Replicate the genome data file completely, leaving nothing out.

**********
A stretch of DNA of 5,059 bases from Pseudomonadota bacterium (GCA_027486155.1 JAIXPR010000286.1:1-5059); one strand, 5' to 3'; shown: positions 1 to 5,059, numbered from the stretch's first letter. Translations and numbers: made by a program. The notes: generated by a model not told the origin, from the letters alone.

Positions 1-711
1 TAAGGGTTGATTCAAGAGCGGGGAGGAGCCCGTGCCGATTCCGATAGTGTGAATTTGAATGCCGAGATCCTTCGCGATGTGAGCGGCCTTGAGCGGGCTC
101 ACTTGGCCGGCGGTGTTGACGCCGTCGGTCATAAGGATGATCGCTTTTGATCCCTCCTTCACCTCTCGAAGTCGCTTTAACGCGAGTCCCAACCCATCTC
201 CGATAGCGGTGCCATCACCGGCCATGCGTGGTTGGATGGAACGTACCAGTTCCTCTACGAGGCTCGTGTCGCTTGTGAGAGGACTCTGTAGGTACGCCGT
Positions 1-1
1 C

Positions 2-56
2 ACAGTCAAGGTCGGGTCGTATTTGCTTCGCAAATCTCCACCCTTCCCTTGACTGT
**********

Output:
A stretch of DNA of 5,059 bases from Pseudomonadota bacterium (GCA_027486155.1 JAIXPR010000286.1:1-5059); one strand, 5' to 3'; shown: positions 1 to 5,059, numbered from the stretch's first letter. Translations and numbers: made by a program. The notes: generated by a model not told the origin, from the letters alone.

Positions 1-711
1 TAAGGGTTGATTCAAGAGCGGGGAGGAGCCCGTGCCGATTCCGATAGTGTGAATTTGAATGCCGAGATCCTTCGCGATGTGAGCGGCCTTGAGCGGGCTC
101 ACTTGGCCGGCGGTGTTGACGCCGTCGGTCATAAGGATGATCGCTTTTGATCCCTCCTTCACCTCTCGAAGTCGCTTTAACGCGAGTCCCAACCCATCTC
201 CGATAGCGGTGCCATCACCGGCCATGCGTGGTTGGATGGAACGTACCAGTTCCTCTACGAGGCTCGTGTCGCTTGTGAGAGGACTCTGTAGGTACGCCGT
Positions 1-1
1 C

Positions 2-56
2 ACAGTCAAGGTCGGGTCGTATTTGCTTCGCAAATCTCCACCCTTCCCTTGACTGT